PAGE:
HC Questions Maharashtra Police, SC Grants Interim Relief
Following yesterday's raids, the State has been unable to show any credible grounds for the serial arrests.
August 29, 2018
Following a petition filed against the arbitrary arrests of five activists yesterday, the Supreme Court has granted them interim relief. All five of them have been remanded to house arrest, while the Court has sent a notice to the Maharashtra government. The petition was filed by Romila Thapar, Prabhat Patnaik, Devaki Jain, Satish Deshpandey and Maja Daruwala. The petitioners prayed for an independent comprehensive inquiry into the arrests as well as an explanation from the Maharashtra government for the arrests. The petitioners also prayed that the Court direct the release of all the activists arrested in connection to the Bhima Koregaon violence, and stay all other arrests until the matter is fully investigated and decided by the Court.
Prior to the petition in the Supreme Court, a habeas corpus petition was filed on behalf of human rights activist Gautam Navlakha in the Delhi High Court, while another had been filed in the Punjab and Haryana High Court on behalf of Sudha Bhardwaj. The respective High Courts had stayed the transit orders in both the petitions yesterday. In the case of Navlakha's habeas corpus petition, the Delhi High Court had directed that translated copies of all the documents relating to his arrest be presented before the Court at 10:30 in the Morning today.
However, at the time of the hearing, the arresting officers had not completed the translations from Marathi to Hindi. Hence, the Court postponed the matter to 2:15 the same day. At 2:15, the Counsel for the petitioner, Nitya Ramakrishnan was in another hearing. The Court then allotted 2:45 for hearing the petition. However, despite two adjournments, only the First Information Report and the CM memo had been translated, whereas the arrest memo had not been translated.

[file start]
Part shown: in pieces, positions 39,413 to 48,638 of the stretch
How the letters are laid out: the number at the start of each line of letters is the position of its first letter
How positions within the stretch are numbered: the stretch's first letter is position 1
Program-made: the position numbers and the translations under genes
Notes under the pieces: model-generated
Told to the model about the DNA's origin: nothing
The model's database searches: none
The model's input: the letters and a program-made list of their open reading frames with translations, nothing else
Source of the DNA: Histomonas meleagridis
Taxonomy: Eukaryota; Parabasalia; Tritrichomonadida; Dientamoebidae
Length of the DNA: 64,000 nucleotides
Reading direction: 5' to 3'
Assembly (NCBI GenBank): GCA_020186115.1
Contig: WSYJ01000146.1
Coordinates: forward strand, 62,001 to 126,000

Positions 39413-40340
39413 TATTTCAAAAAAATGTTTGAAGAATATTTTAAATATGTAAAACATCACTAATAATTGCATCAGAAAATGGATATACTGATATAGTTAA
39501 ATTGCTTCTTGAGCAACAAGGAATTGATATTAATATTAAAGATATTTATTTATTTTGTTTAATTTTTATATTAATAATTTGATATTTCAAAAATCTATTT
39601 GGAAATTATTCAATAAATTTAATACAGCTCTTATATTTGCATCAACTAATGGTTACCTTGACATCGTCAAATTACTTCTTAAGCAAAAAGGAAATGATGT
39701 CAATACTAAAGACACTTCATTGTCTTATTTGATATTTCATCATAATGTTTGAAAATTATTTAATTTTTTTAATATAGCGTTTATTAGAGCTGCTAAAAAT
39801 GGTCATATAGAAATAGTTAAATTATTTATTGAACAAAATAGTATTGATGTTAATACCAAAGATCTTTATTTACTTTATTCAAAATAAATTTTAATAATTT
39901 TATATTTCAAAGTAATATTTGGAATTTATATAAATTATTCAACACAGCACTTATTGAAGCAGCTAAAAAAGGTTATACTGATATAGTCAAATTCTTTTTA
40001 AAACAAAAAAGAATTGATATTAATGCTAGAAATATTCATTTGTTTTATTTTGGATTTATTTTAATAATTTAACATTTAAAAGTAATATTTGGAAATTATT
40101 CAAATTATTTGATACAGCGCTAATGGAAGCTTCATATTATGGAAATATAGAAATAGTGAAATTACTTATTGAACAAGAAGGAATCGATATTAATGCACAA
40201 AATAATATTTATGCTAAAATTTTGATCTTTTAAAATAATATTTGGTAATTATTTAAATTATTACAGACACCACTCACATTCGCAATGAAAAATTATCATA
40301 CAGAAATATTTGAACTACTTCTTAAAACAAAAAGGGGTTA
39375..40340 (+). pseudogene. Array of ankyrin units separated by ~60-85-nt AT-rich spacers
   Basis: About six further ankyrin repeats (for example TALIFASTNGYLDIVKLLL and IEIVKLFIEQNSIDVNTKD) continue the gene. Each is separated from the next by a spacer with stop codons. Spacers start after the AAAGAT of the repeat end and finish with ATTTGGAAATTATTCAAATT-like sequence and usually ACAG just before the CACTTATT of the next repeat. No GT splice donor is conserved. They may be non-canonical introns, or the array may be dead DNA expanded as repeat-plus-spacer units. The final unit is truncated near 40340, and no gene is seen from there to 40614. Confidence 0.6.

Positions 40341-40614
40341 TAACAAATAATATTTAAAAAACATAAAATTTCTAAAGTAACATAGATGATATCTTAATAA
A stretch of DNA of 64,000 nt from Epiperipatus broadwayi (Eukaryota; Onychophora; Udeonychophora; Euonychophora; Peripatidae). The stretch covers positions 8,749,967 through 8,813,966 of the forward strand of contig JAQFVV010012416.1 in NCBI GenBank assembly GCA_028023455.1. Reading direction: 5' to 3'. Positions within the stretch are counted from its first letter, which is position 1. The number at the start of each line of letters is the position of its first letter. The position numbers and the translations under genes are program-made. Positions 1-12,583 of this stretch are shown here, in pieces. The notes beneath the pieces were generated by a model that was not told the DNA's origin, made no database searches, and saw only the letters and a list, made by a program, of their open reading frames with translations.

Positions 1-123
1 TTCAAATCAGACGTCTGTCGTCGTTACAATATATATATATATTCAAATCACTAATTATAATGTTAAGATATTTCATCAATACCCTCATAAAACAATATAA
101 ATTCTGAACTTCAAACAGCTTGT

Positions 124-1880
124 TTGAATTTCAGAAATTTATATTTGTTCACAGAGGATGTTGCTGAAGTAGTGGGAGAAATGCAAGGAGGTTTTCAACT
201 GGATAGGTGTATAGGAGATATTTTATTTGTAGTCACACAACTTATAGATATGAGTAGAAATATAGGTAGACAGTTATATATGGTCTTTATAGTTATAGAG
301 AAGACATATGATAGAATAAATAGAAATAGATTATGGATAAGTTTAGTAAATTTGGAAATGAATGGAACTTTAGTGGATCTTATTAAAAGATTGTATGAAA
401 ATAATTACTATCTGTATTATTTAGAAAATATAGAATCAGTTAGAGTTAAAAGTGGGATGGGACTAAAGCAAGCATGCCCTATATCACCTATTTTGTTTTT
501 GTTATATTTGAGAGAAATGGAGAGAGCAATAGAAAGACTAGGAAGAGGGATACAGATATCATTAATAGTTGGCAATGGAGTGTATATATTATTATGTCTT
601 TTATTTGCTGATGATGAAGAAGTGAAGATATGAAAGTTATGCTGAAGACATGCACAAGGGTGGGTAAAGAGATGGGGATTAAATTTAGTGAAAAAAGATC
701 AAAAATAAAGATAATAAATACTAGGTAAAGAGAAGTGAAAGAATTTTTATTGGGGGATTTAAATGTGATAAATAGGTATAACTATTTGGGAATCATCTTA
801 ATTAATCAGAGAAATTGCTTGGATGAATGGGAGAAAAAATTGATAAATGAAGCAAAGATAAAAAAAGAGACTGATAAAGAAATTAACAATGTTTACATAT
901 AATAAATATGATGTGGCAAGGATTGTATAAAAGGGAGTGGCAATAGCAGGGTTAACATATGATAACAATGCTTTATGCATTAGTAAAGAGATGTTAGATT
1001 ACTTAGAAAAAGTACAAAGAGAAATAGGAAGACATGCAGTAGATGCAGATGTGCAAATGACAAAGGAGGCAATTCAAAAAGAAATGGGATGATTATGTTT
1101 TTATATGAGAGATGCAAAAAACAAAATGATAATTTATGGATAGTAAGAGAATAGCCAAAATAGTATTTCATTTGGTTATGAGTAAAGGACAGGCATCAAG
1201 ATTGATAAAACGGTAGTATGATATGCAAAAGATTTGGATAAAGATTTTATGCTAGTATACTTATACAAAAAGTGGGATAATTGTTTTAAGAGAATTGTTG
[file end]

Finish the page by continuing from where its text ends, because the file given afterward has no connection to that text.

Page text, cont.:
The counsel for the petitioner, Nitya Ramakrishnan, questioned the legality of the arrest, stating that if the contents of the documents are in Marathi, how can a non-Marathi speaker even know the grounds for their arrest? She further questioned whether the police were even wearing identifiable uniforms when they effected the arrest. The Court then told the prosecution that they cannot presume that the metropolitan magistrate can read Marathi. Responding to this, the public prosecutor, Aman Lekhi, began narrating the chain of events leading to the arrest, stating that the grounds for arrest had been translated into Hindi for Navlakha. However, the Court interjected and berated the public prosecutor for the delay in translating the documents.
The Court questioned legality of the transit order from the metropolitan magistrate, since all the documents at the time were in Marathi. The Public Prosecutor then informed the Court that they had interacted with the magistrate for 10-15 minutes, and appraised him of the grounds for the arrest, after which the transit order was granted.
The Court then referred to the first line of the translated FIR which mentioned the Elgaar Parishad event on December 31 last year, observing that Navlakha was not even present. The Court questioned whether the magistrate had granted the transit order on the basis of one line. The Court observed that even if the other arrests are valid, one cannot assume that the present arrest was too without seeing the proper documents.
Now that the Supreme Court has granted a broad interim relief to all the detained activists, the High Court possibly will not be able to pass any further Orders on the matter. The petition in the Supreme Court has been listed for September 6.
First published in Newsclick.
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